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Rotary History

Rotary themes

Each January, Rotary members enthusiastically await the incoming Rotary International president’s announcement of the next Rotary theme. The president announces the theme at the International Assembly, an annual training event for incoming leaders. 

Percy Hodgson, at the 1951 Rotary Convention in Atlantic City, New Jersey, U.S., was the 1949-50 Rotary International president credited with starting the tradition of crafting a theme. 

The tradition of crafting a theme is credited to Percy C. Hodgson, Rotary’s president in 1949-50. When Hodgson addressed the International Assembly in 1949, he impressed upon the incoming leaders that they had a “glorious opportunity to impart Rotary knowledge” and that “lack of Rotary knowledge can be a deterrent to the successful operation of a Rotary club.” Hodgson’s 83-word theme, which included a list of four objectives, was substantially longer than today’s punchier themes, but it captured his hope that incoming leaders have essential knowledge of Rotary.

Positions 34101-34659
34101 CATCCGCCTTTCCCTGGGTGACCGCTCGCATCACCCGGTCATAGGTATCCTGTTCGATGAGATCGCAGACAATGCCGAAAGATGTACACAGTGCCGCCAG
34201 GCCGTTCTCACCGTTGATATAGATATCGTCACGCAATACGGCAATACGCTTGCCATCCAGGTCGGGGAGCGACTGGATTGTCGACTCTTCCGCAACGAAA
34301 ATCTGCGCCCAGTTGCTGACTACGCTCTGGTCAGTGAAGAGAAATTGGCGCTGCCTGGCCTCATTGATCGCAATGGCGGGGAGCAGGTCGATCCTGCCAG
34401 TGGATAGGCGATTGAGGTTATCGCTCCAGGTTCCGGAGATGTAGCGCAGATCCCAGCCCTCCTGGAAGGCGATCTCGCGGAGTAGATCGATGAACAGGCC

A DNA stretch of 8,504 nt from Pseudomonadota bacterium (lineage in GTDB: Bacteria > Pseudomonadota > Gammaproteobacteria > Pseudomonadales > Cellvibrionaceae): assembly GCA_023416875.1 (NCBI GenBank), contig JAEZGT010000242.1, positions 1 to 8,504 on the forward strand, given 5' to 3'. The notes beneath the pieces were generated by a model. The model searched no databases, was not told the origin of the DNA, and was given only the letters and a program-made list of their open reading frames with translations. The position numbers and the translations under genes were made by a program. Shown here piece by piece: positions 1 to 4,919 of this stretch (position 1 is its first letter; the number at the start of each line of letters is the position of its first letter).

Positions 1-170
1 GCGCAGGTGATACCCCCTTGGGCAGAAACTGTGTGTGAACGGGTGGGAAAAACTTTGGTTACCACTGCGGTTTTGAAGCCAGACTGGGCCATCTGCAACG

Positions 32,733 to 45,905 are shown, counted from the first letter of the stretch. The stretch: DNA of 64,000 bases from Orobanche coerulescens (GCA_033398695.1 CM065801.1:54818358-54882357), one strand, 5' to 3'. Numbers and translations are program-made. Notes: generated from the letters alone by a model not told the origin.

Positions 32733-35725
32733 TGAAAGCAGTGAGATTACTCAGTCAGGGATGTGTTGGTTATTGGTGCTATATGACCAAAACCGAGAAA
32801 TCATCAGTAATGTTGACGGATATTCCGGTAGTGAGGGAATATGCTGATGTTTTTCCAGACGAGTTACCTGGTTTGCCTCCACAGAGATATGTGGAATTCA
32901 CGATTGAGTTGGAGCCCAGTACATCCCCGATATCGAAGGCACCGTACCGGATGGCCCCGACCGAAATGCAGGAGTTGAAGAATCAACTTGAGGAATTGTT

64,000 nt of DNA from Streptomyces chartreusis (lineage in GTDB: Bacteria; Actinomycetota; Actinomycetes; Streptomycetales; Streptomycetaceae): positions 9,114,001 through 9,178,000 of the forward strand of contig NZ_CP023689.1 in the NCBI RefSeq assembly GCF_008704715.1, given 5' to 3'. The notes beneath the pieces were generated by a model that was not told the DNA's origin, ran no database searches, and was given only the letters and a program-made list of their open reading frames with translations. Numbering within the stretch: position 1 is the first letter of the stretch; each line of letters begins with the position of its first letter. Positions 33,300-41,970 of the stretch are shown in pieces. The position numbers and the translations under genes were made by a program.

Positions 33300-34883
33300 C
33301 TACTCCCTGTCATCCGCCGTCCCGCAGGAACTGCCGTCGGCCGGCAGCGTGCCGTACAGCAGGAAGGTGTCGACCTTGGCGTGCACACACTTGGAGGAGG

Rotarians’ desire to celebrate and support their president’s annual program of service has continued. Other early themes include Rotary Is Hope in Action (Joaquin Serratosa Cibils, 1953-54), Kindle the Spark Within (Nitish C. Laharry, 1962-63), and Good Will Begins With You (Ernst G. Breitholtz, 1971-72). 

In the decades that followed, RI presidents introduced theme logos, lapel pins, ties, and scarves. Theme ties were introduced in the 1990s, and are now crafted annually. Scarves first appeared in 1998-99. Many designs incorporate the theme logo for the year. Others, such as those selected by William Boyd from New Zealand and Sakuji Tanaka from Japan, use colors or imagery that reflects their home country.

  1. Sakuji Tanaka, 2012-13 Rotary International president, and his wife, Kyoko, select patterns and fabrics for his theme tie and scarf. The white flowers represent the iconic cherry blossoms of Japan.

  2. RI theme pins from 1991-92 to 2008-09.

  3. A selection of RI presidential theme ties.

  4. Early theme brochures were almost entirely textual and did not include theme logos. From left: Six Objectives (Herbert J. Taylor, 1954-55), Develop Our Resources (A.Z. Baker, 1955-56), and Three Targets (Gian Paolo Lang, 1956-57).

  5. Theme brochure for James L. Bomar Jr. (1979-80)

  6. K.R. Ravindran, 2015-16 Rotary International president, presents his theme, Be a Gift to the World, at the 2015 International Assembly. 

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